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In India, as well as Iran, Obama's sanctions could be more than counterproductive.
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Without the participation of major importing nations like India, the sanctions are far less likely to succeed in forcing Iran back to the nuclear negotiating table. The standoff means that the West's initiative could backfire, harming US-India ties more than it thwarts Iran's apparent nuclear ambitions.
Some experts even contend that, considering regional geopolitics and particularly India's relations with its neighbors, the sanctions' failure has been written in stone from the outset.
As the prospect of war with Iran mounts, the West has resorted to unusual measures to promote the success of its economic offensive. To coerce other nations to comply, the US has issued extra-territorial sanctions against any entity doing business with Iran's central bank, a move that complicates all potential trade with Tehran.
Any bank that engages in a “significant financial transaction” with Iran's central bank — necessary for facilitating the currency conversion in oil purchases — is barred from doing business in the US.
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To Washington's dismay, this week, India announced that it wouldn't cut back on oil imports from Iran. When doubts arose over how India would pay for its oil with sanctions in place, Iran said they would allow India to pay in rupees, circumventing Washington's embargo.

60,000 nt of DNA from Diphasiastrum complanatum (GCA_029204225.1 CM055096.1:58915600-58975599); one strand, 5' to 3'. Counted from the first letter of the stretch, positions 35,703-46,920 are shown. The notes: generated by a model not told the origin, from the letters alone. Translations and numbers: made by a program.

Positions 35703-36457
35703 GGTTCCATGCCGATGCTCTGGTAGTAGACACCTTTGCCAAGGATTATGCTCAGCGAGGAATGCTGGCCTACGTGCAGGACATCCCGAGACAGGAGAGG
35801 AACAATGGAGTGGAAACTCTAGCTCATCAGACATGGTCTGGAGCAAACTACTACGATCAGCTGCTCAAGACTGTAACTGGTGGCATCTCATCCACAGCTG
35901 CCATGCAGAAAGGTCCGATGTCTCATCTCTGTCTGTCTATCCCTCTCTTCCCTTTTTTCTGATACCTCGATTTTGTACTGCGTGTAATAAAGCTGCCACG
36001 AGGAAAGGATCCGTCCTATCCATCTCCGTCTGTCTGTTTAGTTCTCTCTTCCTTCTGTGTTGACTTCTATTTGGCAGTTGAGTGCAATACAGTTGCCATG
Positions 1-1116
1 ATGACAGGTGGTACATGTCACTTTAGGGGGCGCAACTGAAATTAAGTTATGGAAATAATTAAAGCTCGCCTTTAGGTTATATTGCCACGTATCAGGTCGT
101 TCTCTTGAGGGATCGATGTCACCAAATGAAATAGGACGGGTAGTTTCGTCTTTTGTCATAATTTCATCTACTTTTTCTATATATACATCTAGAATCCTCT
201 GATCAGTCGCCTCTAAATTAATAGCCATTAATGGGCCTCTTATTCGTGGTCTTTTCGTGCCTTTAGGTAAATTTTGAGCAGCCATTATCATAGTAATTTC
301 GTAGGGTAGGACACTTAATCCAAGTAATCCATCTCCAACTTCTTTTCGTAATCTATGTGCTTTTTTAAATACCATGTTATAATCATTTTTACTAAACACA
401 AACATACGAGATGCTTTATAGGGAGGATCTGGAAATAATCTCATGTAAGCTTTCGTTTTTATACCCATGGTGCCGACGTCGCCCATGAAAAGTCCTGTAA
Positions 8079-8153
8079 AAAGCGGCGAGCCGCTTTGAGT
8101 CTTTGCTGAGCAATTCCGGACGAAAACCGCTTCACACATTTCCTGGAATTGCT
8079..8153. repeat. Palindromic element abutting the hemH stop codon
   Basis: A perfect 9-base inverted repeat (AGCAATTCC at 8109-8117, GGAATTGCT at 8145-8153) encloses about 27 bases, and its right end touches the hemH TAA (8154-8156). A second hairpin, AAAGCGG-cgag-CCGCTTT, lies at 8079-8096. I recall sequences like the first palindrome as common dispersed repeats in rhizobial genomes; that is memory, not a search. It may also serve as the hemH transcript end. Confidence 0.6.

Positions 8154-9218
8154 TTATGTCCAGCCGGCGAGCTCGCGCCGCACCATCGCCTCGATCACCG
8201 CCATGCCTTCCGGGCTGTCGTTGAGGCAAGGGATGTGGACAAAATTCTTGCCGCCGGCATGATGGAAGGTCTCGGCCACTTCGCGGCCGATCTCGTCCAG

And so the deal was done.
“We've been at pains to explain to the US that we have a special problem here,” said Lalit Mansingh, a former Indian ambassador to the US. “On the issue of Iran acquiring nuclear weapons, we have a clear stance: We are against it. But we are also dependent on Iran for 12-15 percent of our oil supplies and that can't be wished away.”
Despite the much ballyhooed “strategic partnership” between the US and India, Washington doesn't seem to be listening.
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Desirable as it may be to slow Iran's acquisition of nuclear weapons, and however appealing these sanctions might sound to US voters, this is not the way to go about it, many experts say.
Harsh economic sanctions are as likely to drive Tehran to “double down on its quest for the ultimate deterrent” as they are to lure President Mahmoud Ahmadinejad to the negotiating table, as Brookings Institution fellow Suzanne Maloney argued recently in Foreign Affairs.
“[With the] ratcheting up of sanctions, and clearly now an attempt to wage economic warfare against Iran and force a regime change, plus the continuous threat that all options, including military action, are on the table, any sensible nationalist would say the only protection that Iran has is to develop nuclear capability,” said former Indian Foreign Secretary Kanwal Sibal.
Perhaps more importantly, the banking mechanism that Obama has adopted to impose these sanctions allows countries like Japan, South Korea and China — which consistently opposes US foreign policy interventions — to circumvent the blockade.
And it singles out India — which has supported Washington's call for an end to Iran's nuclear program before the International Atomic Energy Agency — for special punishment.
How so? China and other nations from which Iran makes significant purchases have already set up a barter system of sorts that allows them to pay for oil with goods, rather than cash, thereby cutting out Iran's central bank. But because Iran is not a big customer for India's outsourcing sector, or a significant buyer of any other Indian commodity, India must settle its oil bill in cash.